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Filipino Lessons » Common Expressions » Politeness and Polite Expressions

Politeness and Polite Expressions

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Trivia:
Familial titles such as kuya, ate, tito, and tita are used to refer to other people, even if there is no familial relationship between the two. In the culture of Filipinos, this is a way to show respect, too.

Filipinos have high regard for respect and politeness. Children are always taught to respect their parents, grandparents, siblings, and people older than them. Students in schools are also educated on the importance of giving respect and being polite to their teachers and to the staff. These values are reflected in the workforce, too, as employees use suitable titles for their seniors and supervisors – regardless of age. The respect and politeness are culturally manifested through verbal cues in different kinds of situations.

Saying "Yes" and "No" Politely

When talking to an older person, it is traditionally appropriate to use the polite expressions po and opo`. These words are polite verbal cues that are used to show respect to an older person or an individual with a high position or social ranking. These words do not really have exact translations in English as they are used contextually.

Here are some polite phrases in Filipino using po and opo`:
Markup
Examples:
Yes (polite)
O
Yes (polite response when called)
Po
Good morning, sir/madam
Magandáng umaga po
Good afternoon, sir/madam
Magandáng hapon po
Good noon, sir/madam
Magandáng tanghali po
Good evening, sir/madam
Magandáng gabí po
Markup
Examples:
Yes (polite)
Opo
Yes (polite response when called)
Po
Good morning, sir/madam
Magandang umaga po
Good afternoon, sir/madam
Magandang hapon po
Good noon, sir/madam
Magandang tanghali po
Good evening, sir/madam
Magandang gabi po
Opo` is a polite way of saying “yes” in Filipino. Oo is the more casual way of saying "yes." Use the casual form "oo" when speaking to a younger person or a friend.

Saying “no” is slightly different. Hindî is the casual way to say “no.” To say "no" politely, simply add the word po right after the word hindî. So, the polite expression to say "no" is: hindí po.

Let’s see how these words are used in a conversation:
Markup
Examples:
Teacher Juan: Good morning, Jane

Jane: Good morning, too, Sir Juan.
Teacher Juan: Magandáng umaga, Jane!

Jane: Magandáng umaga rin pó Sir Juan.
Mother: Did you sleep, son?

Juan: Yes.
Mother: Natulog ka ba, anák?

Son: Opo`.
Teacher Juan: Did you study, Jane?

Jane: No, sir.
Teacher Juan: Nag-aral ka ba, Jane?

Jane: Hindí po.
Markup
Examples:
Teacher Juan: Good morning, Jane

Jane: Good morning, too, Sir Juan.
Teacher Juan: Magandang umaga, Jane!

Jane: Magandang umaga rin po Sir Juan.
Mother: Did you sleep, son?

Juan: Yes.
Mother: Natulog ka ba, anak?

Son: Opo.
Teacher Juan: Did you study, Jane?

Jane: No, sir.
Teacher Juan: Nag-aral ka ba, Jane?

Jane: Hindi po.
Po is the shortened version of opo`, or "yes", but is it is also frequently added to other Filipino expressions to indicate politeness.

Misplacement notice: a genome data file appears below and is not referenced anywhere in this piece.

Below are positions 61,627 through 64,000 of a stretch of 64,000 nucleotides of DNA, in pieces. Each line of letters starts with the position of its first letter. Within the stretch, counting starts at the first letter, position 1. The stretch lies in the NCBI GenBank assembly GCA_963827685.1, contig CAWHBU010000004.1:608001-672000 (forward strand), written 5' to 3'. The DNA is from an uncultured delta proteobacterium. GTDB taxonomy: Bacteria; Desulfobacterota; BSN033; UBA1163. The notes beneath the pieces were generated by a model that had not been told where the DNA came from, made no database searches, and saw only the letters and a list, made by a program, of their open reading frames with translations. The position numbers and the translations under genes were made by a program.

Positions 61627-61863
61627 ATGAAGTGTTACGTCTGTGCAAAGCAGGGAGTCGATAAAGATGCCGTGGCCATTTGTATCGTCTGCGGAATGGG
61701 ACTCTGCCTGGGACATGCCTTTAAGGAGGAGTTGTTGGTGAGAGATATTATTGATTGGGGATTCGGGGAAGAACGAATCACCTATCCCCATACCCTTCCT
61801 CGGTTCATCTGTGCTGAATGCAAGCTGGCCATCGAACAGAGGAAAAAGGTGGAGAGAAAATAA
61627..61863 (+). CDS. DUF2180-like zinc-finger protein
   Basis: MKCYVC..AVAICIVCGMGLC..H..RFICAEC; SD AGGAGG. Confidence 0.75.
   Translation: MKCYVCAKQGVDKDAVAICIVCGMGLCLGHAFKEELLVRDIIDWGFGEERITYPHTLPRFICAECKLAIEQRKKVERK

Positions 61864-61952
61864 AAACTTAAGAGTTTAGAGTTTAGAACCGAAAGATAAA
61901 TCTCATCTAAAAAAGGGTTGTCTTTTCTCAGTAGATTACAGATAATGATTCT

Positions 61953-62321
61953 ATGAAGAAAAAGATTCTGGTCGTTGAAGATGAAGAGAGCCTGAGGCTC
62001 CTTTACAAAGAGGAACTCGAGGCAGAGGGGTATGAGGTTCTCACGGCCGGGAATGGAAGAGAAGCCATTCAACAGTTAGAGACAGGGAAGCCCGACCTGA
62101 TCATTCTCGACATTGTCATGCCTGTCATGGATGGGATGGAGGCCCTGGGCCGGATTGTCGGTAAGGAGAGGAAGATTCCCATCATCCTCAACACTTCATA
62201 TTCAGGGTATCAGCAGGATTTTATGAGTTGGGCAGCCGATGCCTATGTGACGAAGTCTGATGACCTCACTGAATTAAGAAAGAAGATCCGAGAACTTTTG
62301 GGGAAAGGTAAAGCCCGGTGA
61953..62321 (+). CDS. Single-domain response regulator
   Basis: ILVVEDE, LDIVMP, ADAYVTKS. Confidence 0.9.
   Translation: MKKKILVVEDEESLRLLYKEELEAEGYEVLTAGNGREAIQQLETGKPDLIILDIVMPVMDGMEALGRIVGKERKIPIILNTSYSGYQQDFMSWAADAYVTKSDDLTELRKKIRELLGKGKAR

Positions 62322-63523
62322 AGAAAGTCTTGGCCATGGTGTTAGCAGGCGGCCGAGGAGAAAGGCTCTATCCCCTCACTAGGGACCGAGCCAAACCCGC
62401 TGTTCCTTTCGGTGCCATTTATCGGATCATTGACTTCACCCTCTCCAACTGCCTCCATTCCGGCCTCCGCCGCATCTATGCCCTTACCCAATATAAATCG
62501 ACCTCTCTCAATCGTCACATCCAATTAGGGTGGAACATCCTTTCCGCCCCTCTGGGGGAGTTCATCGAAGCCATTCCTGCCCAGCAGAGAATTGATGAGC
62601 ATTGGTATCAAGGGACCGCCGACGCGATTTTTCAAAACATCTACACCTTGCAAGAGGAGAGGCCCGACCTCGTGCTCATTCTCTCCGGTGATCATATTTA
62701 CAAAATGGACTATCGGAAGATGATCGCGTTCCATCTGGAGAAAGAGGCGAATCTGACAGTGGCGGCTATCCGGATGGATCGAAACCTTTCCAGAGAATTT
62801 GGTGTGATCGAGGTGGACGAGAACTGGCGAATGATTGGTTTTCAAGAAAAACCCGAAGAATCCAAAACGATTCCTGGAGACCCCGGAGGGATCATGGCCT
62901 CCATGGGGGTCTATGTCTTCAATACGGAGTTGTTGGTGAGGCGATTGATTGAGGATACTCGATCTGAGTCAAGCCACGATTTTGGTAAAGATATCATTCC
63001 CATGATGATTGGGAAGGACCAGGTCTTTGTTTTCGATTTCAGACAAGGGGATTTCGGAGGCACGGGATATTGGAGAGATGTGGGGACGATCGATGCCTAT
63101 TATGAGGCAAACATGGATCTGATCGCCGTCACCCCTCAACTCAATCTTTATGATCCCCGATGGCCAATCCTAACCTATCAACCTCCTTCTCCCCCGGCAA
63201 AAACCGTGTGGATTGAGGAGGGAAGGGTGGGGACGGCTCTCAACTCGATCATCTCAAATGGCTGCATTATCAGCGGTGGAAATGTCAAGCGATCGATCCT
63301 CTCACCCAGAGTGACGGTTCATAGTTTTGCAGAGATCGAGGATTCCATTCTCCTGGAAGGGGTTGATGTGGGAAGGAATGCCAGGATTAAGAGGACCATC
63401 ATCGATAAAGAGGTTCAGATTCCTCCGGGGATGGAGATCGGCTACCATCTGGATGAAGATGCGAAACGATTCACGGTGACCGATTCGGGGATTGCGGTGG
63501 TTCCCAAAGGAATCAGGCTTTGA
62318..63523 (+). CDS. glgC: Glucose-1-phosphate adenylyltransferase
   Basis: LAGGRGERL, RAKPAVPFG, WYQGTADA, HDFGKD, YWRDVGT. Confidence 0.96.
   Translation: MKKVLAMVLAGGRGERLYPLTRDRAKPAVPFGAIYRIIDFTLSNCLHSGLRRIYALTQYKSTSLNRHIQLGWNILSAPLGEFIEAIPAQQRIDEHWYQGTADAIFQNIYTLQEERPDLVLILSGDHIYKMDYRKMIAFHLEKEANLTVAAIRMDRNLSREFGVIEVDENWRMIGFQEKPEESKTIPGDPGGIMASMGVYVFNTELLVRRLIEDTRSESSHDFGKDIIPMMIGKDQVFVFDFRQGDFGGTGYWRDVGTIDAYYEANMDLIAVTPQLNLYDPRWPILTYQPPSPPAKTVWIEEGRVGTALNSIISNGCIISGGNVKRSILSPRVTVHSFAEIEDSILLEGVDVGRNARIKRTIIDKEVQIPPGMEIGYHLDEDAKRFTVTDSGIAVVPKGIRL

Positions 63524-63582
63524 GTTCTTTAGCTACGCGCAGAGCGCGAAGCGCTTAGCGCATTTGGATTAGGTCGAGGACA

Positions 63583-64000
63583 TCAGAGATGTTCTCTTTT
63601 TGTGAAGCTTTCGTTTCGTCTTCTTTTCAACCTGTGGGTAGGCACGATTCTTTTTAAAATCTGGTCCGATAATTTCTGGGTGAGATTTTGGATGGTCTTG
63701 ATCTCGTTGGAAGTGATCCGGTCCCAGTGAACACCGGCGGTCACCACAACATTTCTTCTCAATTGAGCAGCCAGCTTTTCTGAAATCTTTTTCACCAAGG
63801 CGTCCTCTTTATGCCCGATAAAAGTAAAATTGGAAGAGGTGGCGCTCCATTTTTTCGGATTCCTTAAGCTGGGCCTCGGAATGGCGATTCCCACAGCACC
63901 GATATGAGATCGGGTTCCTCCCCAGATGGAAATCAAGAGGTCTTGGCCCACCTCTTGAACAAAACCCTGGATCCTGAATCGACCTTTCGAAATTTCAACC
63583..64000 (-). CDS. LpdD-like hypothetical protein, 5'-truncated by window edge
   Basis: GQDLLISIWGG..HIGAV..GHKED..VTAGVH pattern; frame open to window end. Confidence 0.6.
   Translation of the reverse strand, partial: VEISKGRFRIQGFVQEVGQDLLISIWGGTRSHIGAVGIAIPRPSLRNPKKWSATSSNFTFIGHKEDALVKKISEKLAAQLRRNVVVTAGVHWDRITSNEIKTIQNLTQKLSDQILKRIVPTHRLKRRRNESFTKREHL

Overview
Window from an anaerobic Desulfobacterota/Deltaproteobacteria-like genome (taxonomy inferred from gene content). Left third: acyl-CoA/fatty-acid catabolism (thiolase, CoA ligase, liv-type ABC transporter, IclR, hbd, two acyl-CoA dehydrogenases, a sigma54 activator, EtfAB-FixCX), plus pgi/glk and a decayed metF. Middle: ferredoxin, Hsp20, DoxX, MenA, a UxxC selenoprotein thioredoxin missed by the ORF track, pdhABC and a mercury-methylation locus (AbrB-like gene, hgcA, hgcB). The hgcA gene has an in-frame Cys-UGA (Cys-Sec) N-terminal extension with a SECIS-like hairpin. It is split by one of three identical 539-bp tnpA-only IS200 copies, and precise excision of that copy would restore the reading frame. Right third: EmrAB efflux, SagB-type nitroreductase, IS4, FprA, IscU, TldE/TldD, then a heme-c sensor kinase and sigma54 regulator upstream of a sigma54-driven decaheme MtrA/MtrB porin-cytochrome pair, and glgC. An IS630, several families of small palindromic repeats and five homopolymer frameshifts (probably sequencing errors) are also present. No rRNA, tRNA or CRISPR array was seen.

Other versions of "opò" and "po"

Other versions of these polite expressions can be used as well. Oho` is used as an alternative to opò, while hô is the shortened version of it. Essentially, oho`/hô and opo`/po mean the same thing. These polite expressions are just variations of the same word, and can be used interchangeably. Filipinos will often use one form or the other more commonly depending on the region they're in.
Markup
Examples:
Yes
O
Yes (a response when called)
Hô
No
Hindí hô
How are you, sir/madam?
Kumusta hô?
Thank you, sir/madam!
Salamat hô!
Good morning, sir/madam!
Magandáng umaga hô!
Markup
Examples:
Yes
Oho
Yes (a response when called)
Ho
No
Hindi ho
How are you, sir/madam?
Kumusta ho?
Thank you, sir/madam!
Salamat ho!
Good morning, sir/madam!
Magandang umaga ho!
Using Plural Terms To Indicate Politeness

Another way to express politeness is to use words that mean "they" or "you all" in place of "you". Words such as sa kanilá (to them) and sa inyó (to all of you) are used in this way to indicate the formality or the elevated status of the person being spoken to.

Let’s try it out in a sample conversation:
Markup
Examples:
Jane: Good morning, sir!

Teacher Juan: Good morning, too, Jane!
Jane: Magandáng umaga po sa inyó! ( polite )

Teacher Juan: Magandáng umaga rin sa iyó, Jane. ( informal )
Jane: Good evening, sir!

Teacher Juan: Good evening, too!
Jane: Magandáng gabí po sa kanilá! ( polite )

Teacher Juan: Magandáng gabí rin sa iyó! ( informal )
Markup
Examples:
Jane: Good morning, sir!

Teacher Juan: Good morning, too, Jane!
Jane: Magandang umaga po sa inyo! ( polite )

Teacher Juan: Magandang umaga rin sa iyo, Jane. ( informal )
Jane: Good evening, sir!

Teacher Juan: Good evening, too!
Jane: Magandang gabi po sa kanila! ( polite )

Teacher Juan: Magandang gabi rin sa iyo! ( informal )
Remember these polite expression as these show good manners, respect, and kindness. Filipinos are very friendly and hospitable people, but may get offended quite easily. Use these expressions appropriately and you will be warmly welcomed.

Lesson Summary:
1.) Filipinos have high regard for respect and politeness. Use the appropriate polite expressions such as po and o
2.) Hô and ohò are two interchangeable variations of po and opo`.
3.) Know the plural forms of polite expressions for variation too.


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